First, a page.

Thursday, August 16, 2018

Votes for Women: The 19th Amendment

Thursday, August 16, 2018
The Awakening 1915
 Loretta reports:

In a few days, we mark a milestone in women’s rights.  On 18 August 1920, the state of Tennessee ratified the Nineteenth Amendment to the U.S. constitution, providing the three-quarters majority needed for adoption.

Here’s what it says:
"The right of citizens of the United States to vote shall not be denied or abridged by the United States or by any State on account of sex.
 "Congress shall have power to enforce this article by appropriate legislation."
It Doesn't Unsex Her
Senator Aaron A. Sargent of California, whose wife, Ellen Clark Sargent, was a suffragist, first introduced the amendment to Congress in 1878. Yes, it took only forty-two years. And the women’s fight for the right to vote had begun decades earlier. But long, long fights have been the case with a great many other milestones in legislation, like abolishing slavery.

We all know the suffragists were ridiculed and abused all the way to the ballot box, but you might want to look at samples of what some people found hilarious, here (let's also ridicule women's fashion while we're at it), here, here, here, here, and here. Note that suffragists are always unattractive, sometimes monstrous. Elderly spinsters appear frequently. Wearing eyeglasses.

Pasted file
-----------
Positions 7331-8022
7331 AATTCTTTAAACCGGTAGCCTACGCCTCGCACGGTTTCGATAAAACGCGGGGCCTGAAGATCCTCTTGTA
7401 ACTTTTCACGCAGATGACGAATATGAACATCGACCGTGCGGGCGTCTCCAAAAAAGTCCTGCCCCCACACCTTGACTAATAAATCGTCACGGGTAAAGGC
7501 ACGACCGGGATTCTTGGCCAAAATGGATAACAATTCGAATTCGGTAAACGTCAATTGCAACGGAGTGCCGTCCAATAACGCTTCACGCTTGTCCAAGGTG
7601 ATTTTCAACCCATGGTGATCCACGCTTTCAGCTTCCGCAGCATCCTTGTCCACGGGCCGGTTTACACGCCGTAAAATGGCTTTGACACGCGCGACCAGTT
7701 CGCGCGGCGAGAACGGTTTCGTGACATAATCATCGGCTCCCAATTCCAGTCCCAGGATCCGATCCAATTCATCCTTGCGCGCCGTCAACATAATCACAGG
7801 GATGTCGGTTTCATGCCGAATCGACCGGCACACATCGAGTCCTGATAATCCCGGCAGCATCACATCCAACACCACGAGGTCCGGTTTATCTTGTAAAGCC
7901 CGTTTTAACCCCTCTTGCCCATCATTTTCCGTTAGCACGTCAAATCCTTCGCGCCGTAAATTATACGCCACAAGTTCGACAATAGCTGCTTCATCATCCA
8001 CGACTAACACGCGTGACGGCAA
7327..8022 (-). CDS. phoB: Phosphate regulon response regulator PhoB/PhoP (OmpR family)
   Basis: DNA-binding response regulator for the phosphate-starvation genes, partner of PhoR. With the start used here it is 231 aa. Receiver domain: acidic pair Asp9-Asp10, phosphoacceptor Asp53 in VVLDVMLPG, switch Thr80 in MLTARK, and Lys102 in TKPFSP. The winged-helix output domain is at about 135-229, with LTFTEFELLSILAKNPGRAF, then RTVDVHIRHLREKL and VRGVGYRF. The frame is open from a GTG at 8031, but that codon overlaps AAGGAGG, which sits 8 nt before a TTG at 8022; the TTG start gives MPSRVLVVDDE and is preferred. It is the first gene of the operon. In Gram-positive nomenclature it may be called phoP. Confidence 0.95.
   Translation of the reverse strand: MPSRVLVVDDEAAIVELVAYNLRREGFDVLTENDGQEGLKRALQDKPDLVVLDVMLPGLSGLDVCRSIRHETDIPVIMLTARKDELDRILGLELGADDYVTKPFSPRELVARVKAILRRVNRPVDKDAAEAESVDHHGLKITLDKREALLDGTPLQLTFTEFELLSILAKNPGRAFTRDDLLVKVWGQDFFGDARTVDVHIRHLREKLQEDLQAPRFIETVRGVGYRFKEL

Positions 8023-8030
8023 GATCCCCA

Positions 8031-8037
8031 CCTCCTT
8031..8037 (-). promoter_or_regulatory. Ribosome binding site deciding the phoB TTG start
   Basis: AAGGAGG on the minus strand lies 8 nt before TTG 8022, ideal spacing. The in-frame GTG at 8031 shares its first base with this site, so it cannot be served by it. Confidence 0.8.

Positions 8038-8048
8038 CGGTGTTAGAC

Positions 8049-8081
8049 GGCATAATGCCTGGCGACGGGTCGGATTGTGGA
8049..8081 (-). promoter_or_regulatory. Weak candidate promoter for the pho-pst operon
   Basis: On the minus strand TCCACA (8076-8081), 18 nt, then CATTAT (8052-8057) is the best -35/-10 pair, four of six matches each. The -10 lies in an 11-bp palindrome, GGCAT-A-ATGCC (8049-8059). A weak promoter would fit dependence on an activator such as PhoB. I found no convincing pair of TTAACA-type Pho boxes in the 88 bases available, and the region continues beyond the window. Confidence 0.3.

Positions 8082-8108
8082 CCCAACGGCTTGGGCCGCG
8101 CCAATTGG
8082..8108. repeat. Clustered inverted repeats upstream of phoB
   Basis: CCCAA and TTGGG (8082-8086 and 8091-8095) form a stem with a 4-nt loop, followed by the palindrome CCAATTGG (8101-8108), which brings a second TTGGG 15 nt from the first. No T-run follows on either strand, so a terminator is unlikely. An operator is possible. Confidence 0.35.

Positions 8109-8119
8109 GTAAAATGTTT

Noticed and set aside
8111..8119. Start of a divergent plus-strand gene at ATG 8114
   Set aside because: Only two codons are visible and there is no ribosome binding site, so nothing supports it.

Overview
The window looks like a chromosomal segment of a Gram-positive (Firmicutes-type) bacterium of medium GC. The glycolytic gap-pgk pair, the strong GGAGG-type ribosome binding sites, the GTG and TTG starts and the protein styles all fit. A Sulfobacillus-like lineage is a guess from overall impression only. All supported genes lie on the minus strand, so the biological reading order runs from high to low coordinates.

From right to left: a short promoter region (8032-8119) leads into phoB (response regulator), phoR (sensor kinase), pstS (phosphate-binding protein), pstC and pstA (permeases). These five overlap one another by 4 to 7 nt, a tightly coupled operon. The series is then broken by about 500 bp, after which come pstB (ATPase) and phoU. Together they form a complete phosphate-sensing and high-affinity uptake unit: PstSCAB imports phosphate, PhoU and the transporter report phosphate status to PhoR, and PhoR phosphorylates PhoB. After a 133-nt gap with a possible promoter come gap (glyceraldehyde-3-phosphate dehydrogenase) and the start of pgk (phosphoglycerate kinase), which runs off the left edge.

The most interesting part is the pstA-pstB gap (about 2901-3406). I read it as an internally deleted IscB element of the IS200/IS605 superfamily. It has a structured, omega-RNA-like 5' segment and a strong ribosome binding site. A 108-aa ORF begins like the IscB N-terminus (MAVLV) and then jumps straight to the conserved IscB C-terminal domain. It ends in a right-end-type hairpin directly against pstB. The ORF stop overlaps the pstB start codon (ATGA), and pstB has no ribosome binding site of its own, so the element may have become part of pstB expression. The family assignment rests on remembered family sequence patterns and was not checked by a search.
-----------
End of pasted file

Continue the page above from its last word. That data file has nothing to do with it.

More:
Yet a few years later we find images mocking the anti-suffrage side, here, here, here, here, here, and this powerful (and surprising, given the date) image of native American women.

You'll notice that Puck, which had published some of the more infuriating images in this collection, either couldn't make up its mind or finally changed its tune.

I Did Not Raise My Girl To Be a Voter
Images: Hy Mayer, The Awakening, 20 February 1915, courtesy Library of Congress Prints and Photographs Division Washington, D.C. 20540 USA; Milhouse, Katherine, It Doesn't Unsex Her, 1915, via Wikipedia;  "I did not raise my girl to be a voter." Soprano solo with vociferous supporting chorus of male voices, 1915, courtesy Library of Congress Prints and Photographs Division Washington, D.C. 20540 USA .
Clicking on the image will enlarge it.  Clicking on the caption will take you to the source, where you can learn more and enlarge images as needed.


Anonymous said...

What a perfect white privilege post! You've conveniently overlooked the fact that Jim Crow laws in many states prohibited Black women (and men) from voting until 1965, and that many Native American women were not "given" this right until the 1970's. Facts.

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